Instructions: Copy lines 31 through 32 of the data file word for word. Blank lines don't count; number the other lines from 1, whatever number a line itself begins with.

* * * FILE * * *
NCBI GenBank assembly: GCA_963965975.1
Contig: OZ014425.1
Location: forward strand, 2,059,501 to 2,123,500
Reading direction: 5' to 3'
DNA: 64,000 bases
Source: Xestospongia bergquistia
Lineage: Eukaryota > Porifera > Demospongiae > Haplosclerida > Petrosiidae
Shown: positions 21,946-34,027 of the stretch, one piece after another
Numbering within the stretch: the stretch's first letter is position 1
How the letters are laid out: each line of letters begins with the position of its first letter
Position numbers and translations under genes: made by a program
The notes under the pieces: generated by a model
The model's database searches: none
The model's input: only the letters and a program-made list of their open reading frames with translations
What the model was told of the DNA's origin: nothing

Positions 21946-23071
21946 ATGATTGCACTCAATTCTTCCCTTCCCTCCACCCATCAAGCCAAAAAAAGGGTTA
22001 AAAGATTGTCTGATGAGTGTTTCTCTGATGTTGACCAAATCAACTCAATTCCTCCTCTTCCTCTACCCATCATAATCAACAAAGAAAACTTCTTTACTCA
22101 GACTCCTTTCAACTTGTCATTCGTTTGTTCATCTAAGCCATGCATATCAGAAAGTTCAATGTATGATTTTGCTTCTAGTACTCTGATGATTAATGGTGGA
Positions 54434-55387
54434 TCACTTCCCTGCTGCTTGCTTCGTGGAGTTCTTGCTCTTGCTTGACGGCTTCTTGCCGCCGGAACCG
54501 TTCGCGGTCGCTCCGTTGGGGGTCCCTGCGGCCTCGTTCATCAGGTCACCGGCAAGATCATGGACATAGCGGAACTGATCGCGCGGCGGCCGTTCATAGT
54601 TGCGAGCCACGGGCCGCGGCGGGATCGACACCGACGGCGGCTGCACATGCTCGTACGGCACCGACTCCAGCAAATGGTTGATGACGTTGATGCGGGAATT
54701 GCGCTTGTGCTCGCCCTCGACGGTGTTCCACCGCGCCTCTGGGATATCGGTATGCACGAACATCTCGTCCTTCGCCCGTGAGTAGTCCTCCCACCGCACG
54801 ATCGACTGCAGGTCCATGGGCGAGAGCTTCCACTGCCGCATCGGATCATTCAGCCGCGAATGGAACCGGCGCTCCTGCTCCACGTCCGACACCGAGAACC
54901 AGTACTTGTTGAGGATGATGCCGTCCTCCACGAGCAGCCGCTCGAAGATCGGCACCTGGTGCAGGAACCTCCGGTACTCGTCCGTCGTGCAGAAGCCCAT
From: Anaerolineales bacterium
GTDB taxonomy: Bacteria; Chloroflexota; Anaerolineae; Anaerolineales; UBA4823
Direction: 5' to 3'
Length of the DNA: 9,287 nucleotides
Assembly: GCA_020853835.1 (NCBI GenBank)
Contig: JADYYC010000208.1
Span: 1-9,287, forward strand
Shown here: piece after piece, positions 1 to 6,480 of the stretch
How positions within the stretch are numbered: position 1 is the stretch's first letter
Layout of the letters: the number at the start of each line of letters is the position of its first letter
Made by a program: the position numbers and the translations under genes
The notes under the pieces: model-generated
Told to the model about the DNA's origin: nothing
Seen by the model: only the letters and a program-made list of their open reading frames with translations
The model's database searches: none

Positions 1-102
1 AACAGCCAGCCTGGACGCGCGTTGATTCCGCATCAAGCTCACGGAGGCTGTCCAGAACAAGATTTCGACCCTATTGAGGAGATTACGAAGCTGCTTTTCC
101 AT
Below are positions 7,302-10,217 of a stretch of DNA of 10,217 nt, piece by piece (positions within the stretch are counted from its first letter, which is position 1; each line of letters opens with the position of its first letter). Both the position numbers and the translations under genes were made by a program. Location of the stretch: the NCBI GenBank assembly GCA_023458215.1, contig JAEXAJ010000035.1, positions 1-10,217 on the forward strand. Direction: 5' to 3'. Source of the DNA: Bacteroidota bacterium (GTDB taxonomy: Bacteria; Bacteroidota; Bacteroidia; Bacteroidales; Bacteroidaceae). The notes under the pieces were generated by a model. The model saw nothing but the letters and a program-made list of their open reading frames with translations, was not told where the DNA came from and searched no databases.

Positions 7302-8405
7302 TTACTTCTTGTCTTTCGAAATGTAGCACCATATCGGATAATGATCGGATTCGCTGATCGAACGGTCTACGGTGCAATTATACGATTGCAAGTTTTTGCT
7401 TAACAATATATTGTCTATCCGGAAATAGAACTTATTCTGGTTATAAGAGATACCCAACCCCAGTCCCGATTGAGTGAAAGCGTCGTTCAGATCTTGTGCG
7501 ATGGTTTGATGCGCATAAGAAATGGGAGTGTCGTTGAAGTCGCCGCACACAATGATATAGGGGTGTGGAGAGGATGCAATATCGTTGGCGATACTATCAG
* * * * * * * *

Assembly: GCA_020853835.1 (NCBI GenBank)
Contig: JADYYC010000208.1